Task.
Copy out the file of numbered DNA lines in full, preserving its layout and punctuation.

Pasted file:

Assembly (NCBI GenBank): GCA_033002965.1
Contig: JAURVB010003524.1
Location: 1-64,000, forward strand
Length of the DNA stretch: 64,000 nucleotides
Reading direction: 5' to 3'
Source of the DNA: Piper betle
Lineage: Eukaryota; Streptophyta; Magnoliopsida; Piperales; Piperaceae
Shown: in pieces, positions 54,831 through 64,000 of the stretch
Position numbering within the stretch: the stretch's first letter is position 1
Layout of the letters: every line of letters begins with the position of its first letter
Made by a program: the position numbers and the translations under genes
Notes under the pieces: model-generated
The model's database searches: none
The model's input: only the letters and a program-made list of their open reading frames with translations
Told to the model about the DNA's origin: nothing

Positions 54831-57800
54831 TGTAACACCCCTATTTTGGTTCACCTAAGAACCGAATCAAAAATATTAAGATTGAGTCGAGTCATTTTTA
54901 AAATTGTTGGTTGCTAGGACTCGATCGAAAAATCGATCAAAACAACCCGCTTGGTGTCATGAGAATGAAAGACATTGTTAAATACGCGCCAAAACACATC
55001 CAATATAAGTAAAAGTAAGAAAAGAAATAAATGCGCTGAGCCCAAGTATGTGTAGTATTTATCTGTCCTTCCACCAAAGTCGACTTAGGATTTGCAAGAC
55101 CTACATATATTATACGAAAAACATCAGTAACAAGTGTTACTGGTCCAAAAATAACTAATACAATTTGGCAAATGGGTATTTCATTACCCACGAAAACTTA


Assembly (NCBI GenBank): GCA_033002965.1
Contig: JAURVB010003524.1
Location: 1-64,000, forward strand
Length of the DNA stretch: 64,000 nucleotides
Reading direction: 5' to 3'
Source of the DNA: Piper betle
Lineage: Eukaryota; Streptophyta; Magnoliopsida; Piperales; Piperaceae
Shown: in pieces, positions 54,831 through 64,000 of the stretch
Position numbering within the stretch: the stretch's first letter is position 1
Layout of the letters: every line of letters begins with the position of its first letter
Made by a program: the position numbers and the translations under genes
Notes under the pieces: model-generated
The model's database searches: none
The model's input: only the letters and a program-made list of their open reading frames with translations
Told to the model about the DNA's origin: nothing

Positions 54831-57800
54831 TGTAACACCCCTATTTTGGTTCACCTAAGAACCGAATCAAAAATATTAAGATTGAGTCGAGTCATTTTTA
54901 AAATTGTTGGTTGCTAGGACTCGATCGAAAAATCGATCAAAACAACCCGCTTGGTGTCATGAGAATGAAAGACATTGTTAAATACGCGCCAAAACACATC
55001 CAATATAAGTAAAAGTAAGAAAAGAAATAAATGCGCTGAGCCCAAGTATGTGTAGTATTTATCTGTCCTTCCACCAAAGTCGACTTAGGATTTGCAAGAC
55101 CTACATATATTATACGAAAAACATCAGTAACAAGTGTTACTGGTCCAAAAATAACTAATACAATTTGGCAAATGGGTATTTCATTACCCACGAAAACTTA